I’m a HUGE fan of what I have coined “newfangled collaborations.” Whether between CPG brands or unlikely brick-and-mortar bedfellows, creating unique unions across seemingly disparate brands can be a BIG thing. It not only brings excitement to a category (or retailer), but it also crosses audiences to build awareness for both brands and attract new consumers.

The pros are many, including: enthusiasm; newness; buzz; category expansion; portfolio diversification; and consumer engagement, to name a few.

There are, however, cons: loss of brand identity; alienation of shoppers; confusion; the “who’s in the driver’s seat syndrome,” and difficulty creating a unifying message.

Michael Terpkosh
BrainTrust

Pro: Major CPGs get incremental sales from mainstream consumers that look for and want new, unique items. Most of these items are fads.

Con: The incremental sales are short-term meaning when next year rolls around, the CPG needs a new item fad to drive impulse sales to make their sales budget.

Pro: In many cases the mashups are cheaper to create and produce than the cost of a true innovation product development pipeline.

Con: As consumers continue to move towards better-for-you items these traditional brand mashups will become less and less relevant.

Con: There is also a con when a major CPG buys a smaller better-for-you company and then over-extends the brand name into too many other categories, destroying the better-for-you company brand image.

Gene Detroyer
BrainTrust

I love the idea, though I find some of the examples absolutely revolting. But that is OK. I won’t buy Jolly Ranchers-flavored cereal. Though I will buy Oreo Cookie ice cream.

There are two strong pros with these “mashups.” The first is that two brands are more powerful than one in shopper recognition. The other is that the shopper knows what to expect. I can imagine Coca-Cola flavored Tic Tacs better than just cola flavored Tic Tacs. I can depend on “Intel Inside” in my Lenovo laptop.

Dr. Stephen Needel
BrainTrust

My reaction was similar to Ben’s – in a variety seeking category in-and-out products work well. We might argue whether this shows a lack of creativity or whether finding the right cereal flavor is a creative act (which doesn’t explain Jolly Rancher) but in a category like this, not a problem.

David Naumann
BrainTrust
David Naumann
Vice President, Retail Marketing, enVista
2 months 14 days ago

Brand mashups are just another way for brands to drive incremental sales beyond their core products and customer base. For many years, brand product managers were challenged to find new uses for products (e.g. baking soda in refrigerators) or create new recipes (e.g. smores) to drive incremental product demand. This is just another extension of those strategies. Brand mashups are a growing trend that appears to have long legs.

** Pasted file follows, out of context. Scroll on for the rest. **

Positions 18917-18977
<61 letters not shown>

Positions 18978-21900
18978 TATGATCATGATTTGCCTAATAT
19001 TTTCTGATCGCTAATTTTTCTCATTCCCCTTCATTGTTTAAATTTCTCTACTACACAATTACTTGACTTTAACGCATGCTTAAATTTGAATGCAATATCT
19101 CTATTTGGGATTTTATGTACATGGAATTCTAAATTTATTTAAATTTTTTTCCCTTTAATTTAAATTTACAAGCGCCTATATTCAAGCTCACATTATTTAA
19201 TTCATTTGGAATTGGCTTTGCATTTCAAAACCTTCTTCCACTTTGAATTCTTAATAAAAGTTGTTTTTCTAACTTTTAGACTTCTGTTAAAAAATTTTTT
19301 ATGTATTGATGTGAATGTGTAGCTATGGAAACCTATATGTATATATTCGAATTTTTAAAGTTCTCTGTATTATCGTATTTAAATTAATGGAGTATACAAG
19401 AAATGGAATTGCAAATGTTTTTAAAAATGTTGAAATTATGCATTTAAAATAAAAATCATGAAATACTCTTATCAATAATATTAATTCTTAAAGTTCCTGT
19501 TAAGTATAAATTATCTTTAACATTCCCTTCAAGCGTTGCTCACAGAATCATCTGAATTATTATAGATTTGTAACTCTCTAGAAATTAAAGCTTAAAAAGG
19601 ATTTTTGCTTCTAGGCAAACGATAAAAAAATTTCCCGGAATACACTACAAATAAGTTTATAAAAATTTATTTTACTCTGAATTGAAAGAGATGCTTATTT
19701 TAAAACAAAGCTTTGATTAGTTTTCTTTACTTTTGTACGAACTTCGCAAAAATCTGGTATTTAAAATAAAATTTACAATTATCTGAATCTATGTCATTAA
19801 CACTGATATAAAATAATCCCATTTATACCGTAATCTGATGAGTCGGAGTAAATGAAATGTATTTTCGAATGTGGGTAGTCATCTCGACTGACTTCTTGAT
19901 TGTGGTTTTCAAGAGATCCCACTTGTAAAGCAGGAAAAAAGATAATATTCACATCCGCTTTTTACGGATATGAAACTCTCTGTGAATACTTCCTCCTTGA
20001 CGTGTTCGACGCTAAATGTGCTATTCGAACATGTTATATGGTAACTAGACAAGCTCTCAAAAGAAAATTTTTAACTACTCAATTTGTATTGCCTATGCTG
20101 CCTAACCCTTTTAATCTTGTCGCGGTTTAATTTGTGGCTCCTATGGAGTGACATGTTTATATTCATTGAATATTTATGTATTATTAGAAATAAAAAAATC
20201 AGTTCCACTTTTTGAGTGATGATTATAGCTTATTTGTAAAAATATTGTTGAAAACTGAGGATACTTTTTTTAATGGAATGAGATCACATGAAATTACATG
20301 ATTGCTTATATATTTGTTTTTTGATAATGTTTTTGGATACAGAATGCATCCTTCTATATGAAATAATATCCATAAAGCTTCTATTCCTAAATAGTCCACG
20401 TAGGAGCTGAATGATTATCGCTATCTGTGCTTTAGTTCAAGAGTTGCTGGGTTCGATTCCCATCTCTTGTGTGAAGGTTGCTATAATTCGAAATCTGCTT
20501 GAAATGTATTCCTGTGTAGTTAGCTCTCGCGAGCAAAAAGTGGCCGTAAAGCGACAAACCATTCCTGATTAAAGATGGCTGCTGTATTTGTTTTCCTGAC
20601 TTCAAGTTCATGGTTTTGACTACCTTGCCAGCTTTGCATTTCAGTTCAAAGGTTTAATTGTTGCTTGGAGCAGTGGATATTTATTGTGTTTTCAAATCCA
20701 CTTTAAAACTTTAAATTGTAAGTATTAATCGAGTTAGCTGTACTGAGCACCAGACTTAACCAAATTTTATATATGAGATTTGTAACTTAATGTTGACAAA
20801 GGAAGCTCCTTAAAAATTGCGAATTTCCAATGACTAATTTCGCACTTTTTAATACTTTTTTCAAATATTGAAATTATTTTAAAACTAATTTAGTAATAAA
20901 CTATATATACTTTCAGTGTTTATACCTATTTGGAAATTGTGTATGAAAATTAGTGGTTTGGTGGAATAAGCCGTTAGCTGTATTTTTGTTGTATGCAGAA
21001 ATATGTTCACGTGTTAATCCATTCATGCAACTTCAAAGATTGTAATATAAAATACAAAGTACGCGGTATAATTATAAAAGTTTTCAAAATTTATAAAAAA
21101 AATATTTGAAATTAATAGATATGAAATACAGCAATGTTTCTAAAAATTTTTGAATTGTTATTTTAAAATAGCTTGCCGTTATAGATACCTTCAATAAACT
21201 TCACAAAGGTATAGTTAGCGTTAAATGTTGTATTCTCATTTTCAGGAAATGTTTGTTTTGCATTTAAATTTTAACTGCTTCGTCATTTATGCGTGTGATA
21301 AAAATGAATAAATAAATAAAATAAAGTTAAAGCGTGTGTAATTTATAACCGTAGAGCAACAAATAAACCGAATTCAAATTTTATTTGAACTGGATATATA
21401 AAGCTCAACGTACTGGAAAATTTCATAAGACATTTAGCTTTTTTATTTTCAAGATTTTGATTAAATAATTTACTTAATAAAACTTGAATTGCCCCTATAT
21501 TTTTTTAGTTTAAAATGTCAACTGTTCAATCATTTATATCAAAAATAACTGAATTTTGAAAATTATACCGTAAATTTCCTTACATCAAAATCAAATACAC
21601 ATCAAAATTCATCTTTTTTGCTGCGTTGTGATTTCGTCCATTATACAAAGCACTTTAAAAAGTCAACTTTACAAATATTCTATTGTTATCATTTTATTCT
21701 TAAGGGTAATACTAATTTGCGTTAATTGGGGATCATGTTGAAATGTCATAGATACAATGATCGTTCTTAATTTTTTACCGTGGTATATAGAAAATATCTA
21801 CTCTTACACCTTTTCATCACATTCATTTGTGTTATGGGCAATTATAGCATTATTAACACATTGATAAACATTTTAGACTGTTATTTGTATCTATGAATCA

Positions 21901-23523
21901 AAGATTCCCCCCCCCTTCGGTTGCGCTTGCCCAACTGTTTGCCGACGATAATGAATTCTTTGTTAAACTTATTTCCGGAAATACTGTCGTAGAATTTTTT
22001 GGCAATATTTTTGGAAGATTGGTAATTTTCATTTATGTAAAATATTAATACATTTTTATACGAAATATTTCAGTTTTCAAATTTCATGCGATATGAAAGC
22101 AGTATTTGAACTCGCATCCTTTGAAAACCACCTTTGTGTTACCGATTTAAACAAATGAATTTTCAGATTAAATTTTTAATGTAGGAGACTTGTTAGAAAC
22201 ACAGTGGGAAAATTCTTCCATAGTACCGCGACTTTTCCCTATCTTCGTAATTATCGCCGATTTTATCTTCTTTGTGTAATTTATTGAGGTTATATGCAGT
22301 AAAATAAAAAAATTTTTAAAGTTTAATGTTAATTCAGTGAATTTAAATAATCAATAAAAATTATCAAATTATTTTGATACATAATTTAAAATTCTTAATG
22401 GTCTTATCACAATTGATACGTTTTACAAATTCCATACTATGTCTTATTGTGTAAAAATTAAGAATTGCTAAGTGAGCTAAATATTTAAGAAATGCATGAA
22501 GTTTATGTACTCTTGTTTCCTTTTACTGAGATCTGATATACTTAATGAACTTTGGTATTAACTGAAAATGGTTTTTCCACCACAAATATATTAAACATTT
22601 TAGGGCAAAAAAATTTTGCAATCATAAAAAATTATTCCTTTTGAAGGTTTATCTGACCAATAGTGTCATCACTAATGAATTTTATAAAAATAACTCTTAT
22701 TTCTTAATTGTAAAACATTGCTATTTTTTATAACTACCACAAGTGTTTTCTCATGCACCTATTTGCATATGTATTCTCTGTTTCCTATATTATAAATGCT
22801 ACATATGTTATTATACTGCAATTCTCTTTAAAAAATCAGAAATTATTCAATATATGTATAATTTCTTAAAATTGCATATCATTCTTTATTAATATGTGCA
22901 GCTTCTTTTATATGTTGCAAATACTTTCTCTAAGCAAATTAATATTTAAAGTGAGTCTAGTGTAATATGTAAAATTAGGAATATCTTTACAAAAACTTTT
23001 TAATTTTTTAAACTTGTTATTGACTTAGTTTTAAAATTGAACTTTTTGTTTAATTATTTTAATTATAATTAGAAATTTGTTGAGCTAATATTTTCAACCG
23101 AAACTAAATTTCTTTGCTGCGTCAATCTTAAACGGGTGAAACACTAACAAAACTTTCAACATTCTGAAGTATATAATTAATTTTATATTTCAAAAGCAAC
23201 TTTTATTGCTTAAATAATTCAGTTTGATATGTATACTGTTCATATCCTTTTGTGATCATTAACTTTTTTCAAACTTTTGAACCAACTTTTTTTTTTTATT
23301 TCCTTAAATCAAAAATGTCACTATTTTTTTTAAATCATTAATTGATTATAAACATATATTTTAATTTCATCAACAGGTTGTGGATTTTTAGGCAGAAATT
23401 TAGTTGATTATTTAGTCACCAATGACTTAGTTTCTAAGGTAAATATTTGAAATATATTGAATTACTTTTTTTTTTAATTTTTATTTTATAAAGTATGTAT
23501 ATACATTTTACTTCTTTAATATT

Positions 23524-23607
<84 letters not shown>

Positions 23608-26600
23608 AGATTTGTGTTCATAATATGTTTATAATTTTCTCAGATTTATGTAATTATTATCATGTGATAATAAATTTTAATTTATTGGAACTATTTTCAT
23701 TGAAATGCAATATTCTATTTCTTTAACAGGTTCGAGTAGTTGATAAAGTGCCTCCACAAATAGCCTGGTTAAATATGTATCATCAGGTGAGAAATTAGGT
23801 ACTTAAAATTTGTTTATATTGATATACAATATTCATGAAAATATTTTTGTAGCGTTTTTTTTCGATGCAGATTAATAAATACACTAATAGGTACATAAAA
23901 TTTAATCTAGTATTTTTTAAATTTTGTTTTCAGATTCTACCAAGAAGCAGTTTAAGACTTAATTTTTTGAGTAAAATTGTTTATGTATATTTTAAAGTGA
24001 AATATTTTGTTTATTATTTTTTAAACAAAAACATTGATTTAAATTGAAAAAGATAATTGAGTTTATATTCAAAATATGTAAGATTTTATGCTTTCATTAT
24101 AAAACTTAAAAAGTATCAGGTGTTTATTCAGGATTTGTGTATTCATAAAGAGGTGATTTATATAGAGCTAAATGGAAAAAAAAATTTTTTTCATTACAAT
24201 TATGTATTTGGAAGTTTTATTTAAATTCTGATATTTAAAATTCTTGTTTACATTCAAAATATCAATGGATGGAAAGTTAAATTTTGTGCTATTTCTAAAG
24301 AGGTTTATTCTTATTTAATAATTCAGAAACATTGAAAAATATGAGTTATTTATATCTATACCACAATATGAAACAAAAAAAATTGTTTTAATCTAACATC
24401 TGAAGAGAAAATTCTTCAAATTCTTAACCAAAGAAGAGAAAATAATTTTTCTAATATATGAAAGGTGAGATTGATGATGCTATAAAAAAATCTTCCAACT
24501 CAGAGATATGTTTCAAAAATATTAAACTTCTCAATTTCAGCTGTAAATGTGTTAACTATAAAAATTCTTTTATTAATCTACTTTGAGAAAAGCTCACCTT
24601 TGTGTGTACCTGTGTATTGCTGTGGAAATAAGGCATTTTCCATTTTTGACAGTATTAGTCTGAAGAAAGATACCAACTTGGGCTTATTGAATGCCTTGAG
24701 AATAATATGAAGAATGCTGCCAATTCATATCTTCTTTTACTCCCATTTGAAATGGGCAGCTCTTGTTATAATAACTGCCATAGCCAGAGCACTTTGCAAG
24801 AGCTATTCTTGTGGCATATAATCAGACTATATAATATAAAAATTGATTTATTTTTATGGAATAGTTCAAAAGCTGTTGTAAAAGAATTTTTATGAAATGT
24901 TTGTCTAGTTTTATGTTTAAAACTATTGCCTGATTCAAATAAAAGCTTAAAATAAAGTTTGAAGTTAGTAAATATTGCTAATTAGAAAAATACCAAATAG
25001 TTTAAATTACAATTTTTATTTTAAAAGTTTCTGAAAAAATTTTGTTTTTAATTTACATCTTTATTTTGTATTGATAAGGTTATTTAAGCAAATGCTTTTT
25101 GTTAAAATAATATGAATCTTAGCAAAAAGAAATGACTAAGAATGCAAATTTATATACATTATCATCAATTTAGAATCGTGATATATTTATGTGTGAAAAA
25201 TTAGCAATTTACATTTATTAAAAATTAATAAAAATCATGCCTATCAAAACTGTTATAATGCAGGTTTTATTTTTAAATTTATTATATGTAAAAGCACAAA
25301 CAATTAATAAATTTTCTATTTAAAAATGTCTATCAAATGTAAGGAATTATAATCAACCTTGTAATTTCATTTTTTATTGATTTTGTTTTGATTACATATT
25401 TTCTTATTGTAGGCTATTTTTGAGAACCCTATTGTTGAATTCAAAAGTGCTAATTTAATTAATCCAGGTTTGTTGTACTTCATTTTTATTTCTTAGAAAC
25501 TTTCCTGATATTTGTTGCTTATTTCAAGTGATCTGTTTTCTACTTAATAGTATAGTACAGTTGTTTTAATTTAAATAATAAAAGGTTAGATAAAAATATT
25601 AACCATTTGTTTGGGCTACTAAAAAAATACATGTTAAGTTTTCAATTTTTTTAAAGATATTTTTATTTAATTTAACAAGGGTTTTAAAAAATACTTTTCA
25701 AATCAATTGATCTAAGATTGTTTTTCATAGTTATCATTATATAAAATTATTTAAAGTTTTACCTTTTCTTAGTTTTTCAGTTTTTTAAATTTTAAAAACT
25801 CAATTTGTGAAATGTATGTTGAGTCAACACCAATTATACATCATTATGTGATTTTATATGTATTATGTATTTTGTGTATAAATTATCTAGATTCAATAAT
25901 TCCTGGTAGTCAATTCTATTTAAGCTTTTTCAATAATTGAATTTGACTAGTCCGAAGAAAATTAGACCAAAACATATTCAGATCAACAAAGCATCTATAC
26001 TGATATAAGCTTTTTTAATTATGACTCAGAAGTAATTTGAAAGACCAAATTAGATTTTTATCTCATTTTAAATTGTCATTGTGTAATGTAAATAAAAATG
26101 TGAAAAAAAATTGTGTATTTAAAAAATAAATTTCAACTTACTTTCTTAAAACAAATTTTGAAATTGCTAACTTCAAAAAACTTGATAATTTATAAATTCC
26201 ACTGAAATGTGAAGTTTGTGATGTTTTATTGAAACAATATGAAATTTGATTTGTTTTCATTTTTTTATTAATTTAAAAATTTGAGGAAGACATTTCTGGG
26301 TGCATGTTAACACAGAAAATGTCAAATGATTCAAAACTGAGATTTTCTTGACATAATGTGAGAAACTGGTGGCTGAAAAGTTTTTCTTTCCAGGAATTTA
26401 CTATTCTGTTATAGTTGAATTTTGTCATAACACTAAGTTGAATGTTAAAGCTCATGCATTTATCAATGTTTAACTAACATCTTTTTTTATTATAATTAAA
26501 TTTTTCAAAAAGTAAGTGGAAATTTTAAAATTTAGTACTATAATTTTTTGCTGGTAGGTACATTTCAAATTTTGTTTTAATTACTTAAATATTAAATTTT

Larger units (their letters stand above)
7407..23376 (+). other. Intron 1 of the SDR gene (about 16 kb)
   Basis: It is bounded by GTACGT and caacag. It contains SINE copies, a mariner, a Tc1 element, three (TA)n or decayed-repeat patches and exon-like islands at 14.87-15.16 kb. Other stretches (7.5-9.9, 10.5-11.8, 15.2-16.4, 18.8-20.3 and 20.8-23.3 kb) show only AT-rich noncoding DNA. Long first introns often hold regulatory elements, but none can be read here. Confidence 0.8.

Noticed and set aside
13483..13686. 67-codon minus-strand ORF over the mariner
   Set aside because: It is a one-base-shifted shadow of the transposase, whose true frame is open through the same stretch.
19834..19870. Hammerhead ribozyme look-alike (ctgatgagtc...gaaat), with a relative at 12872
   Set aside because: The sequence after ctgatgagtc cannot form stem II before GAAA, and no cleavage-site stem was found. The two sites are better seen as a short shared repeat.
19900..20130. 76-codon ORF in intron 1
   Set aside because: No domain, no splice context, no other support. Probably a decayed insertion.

John Karolefski
BrainTrust

Mashups can be creative and engaging when done well. Then there is the downside.
Two examples: Sour Patch Kids-flavored cereal from Post Consumer Brands and Mondelēz, and Froot Loops Birthday Cake breakfast cereal from Kellogg’s. How are these combinations even possible at a time when the food industry is touting healthy eating?

Ralph Jacobson
BrainTrust

For those products that are a combo of two brands, that provides at least one more SKU on the shelf for each of those brands. More visibility = more awareness. Not a bad thing.

Craig Sundstrom
Guest

Matt’s topic is interesting in-and-of-itself, but what really struck me was the comment “sugary cereals are thriving on the grocery shelf.” Wait, so the “smart food” movement was a fraud?…well, overhyped? Probably not, as much as the claim points out that a small segment can grow and become more important — less unimportant, perhaps — and yet still be less than a dynamic factor.

So back on topic: do I think cross branding will grow? Do I think it will be a major player? See above.

wpDiscuz
Braintrust
"Whether between CPG brands or unlikely brick-and-mortar bedfellows, creating unique unions across seemingly disparate brands can be a BIG thing."
"How are these combinations even possible at a time when the food industry is touting healthy eating?"
"For products that are a combo of two brands, that provides at least one more SKU on the shelf for each of those brands. More visibility = more awareness. Not a bad thing."